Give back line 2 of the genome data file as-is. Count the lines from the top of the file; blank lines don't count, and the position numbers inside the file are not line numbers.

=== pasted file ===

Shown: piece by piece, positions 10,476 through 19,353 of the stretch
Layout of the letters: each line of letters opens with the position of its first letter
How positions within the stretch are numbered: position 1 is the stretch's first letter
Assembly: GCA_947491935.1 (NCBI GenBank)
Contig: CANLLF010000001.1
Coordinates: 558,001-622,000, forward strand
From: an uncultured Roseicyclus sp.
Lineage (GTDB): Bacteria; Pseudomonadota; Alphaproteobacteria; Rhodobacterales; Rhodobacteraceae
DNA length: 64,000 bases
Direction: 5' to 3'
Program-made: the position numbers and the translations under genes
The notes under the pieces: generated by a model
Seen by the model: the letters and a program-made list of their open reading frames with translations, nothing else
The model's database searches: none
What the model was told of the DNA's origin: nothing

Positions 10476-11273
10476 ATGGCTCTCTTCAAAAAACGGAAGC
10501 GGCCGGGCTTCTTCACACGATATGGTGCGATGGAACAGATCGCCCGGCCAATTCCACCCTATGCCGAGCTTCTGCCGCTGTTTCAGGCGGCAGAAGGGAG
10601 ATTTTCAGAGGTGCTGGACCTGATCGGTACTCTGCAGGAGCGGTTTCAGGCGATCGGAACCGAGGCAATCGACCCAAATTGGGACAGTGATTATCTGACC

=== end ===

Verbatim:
Layout of the letters: each line of letters opens with the position of its first letter